Benjamin F. Dowell Calls for Compromise
April 16, 1862

In this public letter from April 1862, Benjamin F. Dowell blamed both the "fanatical abolition party at the North and the secession nullification party at the South" for provoking the Civil War, and he called for "conciliation and compromise."

Jacksonville, OGN., April 18, 1862

To the “Democratic Committee” of Jackson County Oregon.—Gentlemen: I have learned that, at the democratic meeting held at Jacksonville on the 5th inst., I was nominated as a candidate for State Senator, and your Chairman handed me, a few days since, the resolutions which were passed at the meeting.

As I cannot support the resolutions, I am compelled to decline the nomination. In my opinion, “the republican party” is not “wholly to blame for our present difficulties;” but the fanatical abolition party at the North and the secession nullification party at the South are both to blame for the present war. In my judgment, no State has the constitutional right to peacefully secede from the Union, without the consent of Congress.

I have opposed nullification, abolition, secession and disunion, from a boy to the present time; and I intend to do it, and to live in the Union and under the protection of the Government and the stars and stripes, as long as life shall last.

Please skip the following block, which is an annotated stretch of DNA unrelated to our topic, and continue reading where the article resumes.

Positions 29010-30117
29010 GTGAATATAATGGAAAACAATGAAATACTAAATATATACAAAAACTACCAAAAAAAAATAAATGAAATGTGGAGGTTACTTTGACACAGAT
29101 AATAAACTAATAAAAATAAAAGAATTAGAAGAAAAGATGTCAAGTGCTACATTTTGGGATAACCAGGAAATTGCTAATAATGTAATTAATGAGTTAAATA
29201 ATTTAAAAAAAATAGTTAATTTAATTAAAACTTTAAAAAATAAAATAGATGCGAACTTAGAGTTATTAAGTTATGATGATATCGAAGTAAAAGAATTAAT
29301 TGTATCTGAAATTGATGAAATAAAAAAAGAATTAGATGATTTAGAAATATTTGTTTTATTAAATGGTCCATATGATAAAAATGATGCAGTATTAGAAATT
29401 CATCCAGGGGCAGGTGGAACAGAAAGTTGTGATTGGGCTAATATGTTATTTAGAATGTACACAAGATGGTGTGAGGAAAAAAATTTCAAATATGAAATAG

I am politically opposed to many of the acts of the President and his appointees, yet I am for my government, and for the perpetuity of the Union and its constitutional republican institutions.

The American people should submit to many wrongs, and try to correct the evils at the ballot box before they resort to the force of arms and attempt to destroy the most free and the best government on earth. A good citizen should avoid doing anything which cannot benefit himself, and which he knows will irritate and annoy his neighbor. So in politics. The citizens of the United States, North and South should obliterate party lines, and repeal the obnoxious laws and ordinances on both sides.

Hoping that a spirit of conciliation and compromise may prevail; that the fugitive slave law may be faithfully executed; That the personal liberty bills, North and South may be repealed, so that harmony and confidence may be restored; and that our star spangled banner may soon wave triumphantly and peacefully throughout every county in every State, I have the honor to remain

Yours, very respectfully,


Weekly Oregon Statesman, 28 April 1862.